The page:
Bernhard Nocht Institute for Tropical Medicine
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Bernhard Nocht Institute for Tropical Medicine; (Bernhard-Nocht-Institut für Tropenmedizin) (BNI) is a medical institution based in Hamburg, Germany which is dedicated to research, treatment, training and therapy of tropical and infectious diseases.
The body responsible for the BNI is the Federal Ministry of Health (Germany) and the Government Agency for Social Affairs, Family Affairs, Health and Environment of Hamburg.
The BNI is allied with the Kwame Nkrumah University in Ghana, where there is a laboratory complex named the Kumasi Centre for Collaborative Research in Tropical Medicine. Today, there is a staff of approximately 400 people working in Hamburg and Kumasi combined. Presently, it is considered the most important research facility regarding tropical medicine in Europe.
On 1 October 1900 the "Institute for Maritime and Tropical Diseases" was opened in the former administration building of a naval hospital in Hamburg. Bernhard Nocht (1857-1945), a naval physician was appointed superintendent and director of the clinic. In 1942, the institute's name was changed to "Bernhard-Nocht-Institute for Maritime and Tropical Diseases" in honour of Nocht's 85th birthday. In 1990 it adopted its present name.
The inpatient hospital department is since 2006 located at the University Medical Center Hamburg-Eppendorf.
The following list contains a few of the contributions made at the Bernhard Nocht Institute:
- 1904 Nocht's assistant, chemist Gustav Giemsa creates the Giemsa stain, an improvement of the existing Romanowsky stain.
- 1916 Pathologist Henrique da Rocha Lima identifies the causative agent (Rickettsia prowazeki) of epidemic typhus.
- 1911-1926 Improvements regarding malaria therapy are made; experimentation is concentrated on producing effective derivatives of quinine to reduce side-effects.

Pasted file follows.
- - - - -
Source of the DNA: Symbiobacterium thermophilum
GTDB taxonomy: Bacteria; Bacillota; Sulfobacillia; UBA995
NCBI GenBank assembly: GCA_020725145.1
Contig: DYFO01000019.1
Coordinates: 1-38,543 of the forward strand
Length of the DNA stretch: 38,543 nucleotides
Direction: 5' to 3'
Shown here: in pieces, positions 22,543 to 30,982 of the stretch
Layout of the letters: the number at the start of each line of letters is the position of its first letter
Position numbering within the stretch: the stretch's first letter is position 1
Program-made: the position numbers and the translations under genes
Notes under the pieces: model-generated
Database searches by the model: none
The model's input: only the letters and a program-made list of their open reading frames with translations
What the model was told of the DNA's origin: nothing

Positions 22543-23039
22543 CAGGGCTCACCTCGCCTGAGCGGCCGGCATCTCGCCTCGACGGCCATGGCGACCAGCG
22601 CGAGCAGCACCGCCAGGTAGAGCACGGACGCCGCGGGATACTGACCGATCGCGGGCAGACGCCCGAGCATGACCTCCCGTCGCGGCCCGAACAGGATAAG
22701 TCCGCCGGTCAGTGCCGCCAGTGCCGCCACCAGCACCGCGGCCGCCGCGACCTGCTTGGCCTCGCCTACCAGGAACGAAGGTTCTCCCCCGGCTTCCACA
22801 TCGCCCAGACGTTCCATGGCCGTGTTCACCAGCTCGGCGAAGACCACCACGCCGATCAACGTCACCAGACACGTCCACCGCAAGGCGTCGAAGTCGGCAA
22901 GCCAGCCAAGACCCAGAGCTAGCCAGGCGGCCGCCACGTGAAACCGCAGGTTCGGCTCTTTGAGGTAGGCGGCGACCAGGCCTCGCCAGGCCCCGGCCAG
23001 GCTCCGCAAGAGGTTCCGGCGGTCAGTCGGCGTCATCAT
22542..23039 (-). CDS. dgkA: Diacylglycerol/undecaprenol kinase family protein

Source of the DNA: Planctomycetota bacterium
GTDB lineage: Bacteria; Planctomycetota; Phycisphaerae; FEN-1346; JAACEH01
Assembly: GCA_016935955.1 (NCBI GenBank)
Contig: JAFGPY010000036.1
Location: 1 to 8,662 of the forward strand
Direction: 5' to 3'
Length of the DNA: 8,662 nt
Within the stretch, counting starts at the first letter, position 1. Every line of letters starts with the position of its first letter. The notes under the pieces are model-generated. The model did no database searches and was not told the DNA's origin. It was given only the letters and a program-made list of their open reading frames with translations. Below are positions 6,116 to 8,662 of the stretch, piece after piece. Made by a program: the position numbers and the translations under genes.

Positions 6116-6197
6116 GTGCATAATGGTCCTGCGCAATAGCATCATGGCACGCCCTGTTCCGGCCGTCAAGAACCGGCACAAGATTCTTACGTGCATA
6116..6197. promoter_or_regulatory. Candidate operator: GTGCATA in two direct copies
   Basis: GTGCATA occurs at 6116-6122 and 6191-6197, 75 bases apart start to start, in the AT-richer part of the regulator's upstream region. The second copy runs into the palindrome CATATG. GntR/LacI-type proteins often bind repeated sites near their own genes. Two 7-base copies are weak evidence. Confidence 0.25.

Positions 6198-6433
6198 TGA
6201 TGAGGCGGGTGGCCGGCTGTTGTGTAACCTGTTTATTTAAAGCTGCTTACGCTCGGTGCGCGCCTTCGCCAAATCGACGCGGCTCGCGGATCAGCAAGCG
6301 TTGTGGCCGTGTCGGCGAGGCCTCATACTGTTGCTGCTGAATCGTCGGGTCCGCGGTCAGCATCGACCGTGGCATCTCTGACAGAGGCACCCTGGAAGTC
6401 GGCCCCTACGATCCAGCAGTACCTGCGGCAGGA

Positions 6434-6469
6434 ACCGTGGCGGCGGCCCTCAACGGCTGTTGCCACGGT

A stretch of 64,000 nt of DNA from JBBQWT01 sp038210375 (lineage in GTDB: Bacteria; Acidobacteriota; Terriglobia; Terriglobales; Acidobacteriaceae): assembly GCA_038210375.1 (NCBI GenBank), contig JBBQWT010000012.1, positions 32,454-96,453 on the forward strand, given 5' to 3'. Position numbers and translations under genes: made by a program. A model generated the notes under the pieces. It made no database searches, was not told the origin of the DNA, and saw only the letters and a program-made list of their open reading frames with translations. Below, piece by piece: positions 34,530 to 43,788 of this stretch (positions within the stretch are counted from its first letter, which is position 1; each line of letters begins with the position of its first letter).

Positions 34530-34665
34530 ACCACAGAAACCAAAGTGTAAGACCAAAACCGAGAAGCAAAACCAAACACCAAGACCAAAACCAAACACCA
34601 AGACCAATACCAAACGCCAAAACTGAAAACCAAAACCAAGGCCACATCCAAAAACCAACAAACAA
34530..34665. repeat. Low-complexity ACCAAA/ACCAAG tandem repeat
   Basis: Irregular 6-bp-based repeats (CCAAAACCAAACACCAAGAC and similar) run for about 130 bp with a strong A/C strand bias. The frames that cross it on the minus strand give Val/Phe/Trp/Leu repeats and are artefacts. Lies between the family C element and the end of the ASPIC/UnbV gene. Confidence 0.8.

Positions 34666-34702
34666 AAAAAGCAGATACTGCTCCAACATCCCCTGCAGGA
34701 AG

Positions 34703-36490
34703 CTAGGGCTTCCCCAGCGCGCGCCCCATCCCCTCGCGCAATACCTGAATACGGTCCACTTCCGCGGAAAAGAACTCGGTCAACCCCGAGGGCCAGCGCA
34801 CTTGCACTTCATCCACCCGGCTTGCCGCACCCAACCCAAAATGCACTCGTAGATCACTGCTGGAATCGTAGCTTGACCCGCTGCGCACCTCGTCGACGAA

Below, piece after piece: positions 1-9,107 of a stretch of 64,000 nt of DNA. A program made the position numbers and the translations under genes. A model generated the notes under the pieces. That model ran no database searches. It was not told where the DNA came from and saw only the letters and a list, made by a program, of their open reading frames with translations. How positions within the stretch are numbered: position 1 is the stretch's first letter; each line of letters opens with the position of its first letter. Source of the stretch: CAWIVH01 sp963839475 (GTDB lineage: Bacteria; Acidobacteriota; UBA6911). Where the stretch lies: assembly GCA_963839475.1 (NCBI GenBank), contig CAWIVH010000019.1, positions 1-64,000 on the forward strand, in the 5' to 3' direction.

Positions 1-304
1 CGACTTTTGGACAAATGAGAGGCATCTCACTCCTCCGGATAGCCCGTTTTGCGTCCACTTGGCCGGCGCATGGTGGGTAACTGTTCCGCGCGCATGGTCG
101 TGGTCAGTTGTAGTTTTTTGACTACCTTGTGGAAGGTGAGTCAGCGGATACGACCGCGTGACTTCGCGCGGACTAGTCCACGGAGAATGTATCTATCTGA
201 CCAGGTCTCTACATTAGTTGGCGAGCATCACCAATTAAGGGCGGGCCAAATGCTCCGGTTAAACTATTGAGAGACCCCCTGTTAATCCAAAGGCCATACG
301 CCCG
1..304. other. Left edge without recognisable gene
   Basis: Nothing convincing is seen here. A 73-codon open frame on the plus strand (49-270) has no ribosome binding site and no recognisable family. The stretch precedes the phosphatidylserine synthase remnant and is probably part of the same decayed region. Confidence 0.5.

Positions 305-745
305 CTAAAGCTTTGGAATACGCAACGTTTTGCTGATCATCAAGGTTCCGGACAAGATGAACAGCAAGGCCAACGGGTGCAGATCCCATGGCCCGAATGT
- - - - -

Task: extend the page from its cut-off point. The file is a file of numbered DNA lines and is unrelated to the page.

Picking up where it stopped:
- 1918 Dr. Rocha-Lima identifies the causative agent of trench fever (Rochalimea quintana), later renamed Borrelia.
- 1943 The discovery concerning the missing part of the reproduction cycle of Plasmodium praecox in bird malaria is made.
- 1950 Helminthologist Hans Vogel demonstrates that macaques can be immunized against Schistosoma japonicum, the cause of Far Eastern schistosomiasis.
- 1961 Dr. Vogel publishes the life cycle of Echinococcus multilocularis.
- 1968 Dr. Mueller identifies the Marburg virus in electronmicroscopy.
- 1985 In a joint project with American scientists, Paul Racz and Klara Tenner-Racz exhibit that in patients infected with HIV, massive viral replication takes place in the lymph nodes.
- 2003 BNI virologists identify the SARS virus as a Coronavirus 
- Travel medicine
- Liverpool School of Tropical Medicine
- Prince Leopold Institute of Tropical Medicine, (Belgium)
- Royal Society of Tropical Medicine and Hygiene
Notes and references
- Fleischer B. A century of research in tropical medicine in Hamburg: the early history and present state of the Bernhard Nocht Institute. Trop Med Int Health. 2000 Oct;5(10):747-51. http://www3.interscience.wiley.com/cgi-bin/fulltext/119190705/PDFSTART
- Fleischer, Bernhard (July 2004). "100 years ago: Giemsa's solution for staining of plasmodia" (PDF). Tropical Medicine and International Health. Blackwell Publishing. 9 (7): 755–756. doi:10.1111/j.1365-3156.2004.01278.x. PMID 15228484. Retrieved 2008-11-02.
- Drosten, Günther; et al. "Identification of a novel coronavirus in patients with severe acute respiratory syndrome". New England Journal of Medicine. 348 (20): 1967–76. doi:10.1056/nejmoa030747.
Fleischer B. The Bernhard Nocht Institute: 100 years of tropical medicine in Hamburg. Mem Inst Oswaldo Cruz. 2000;95 Suppl 1:17-23.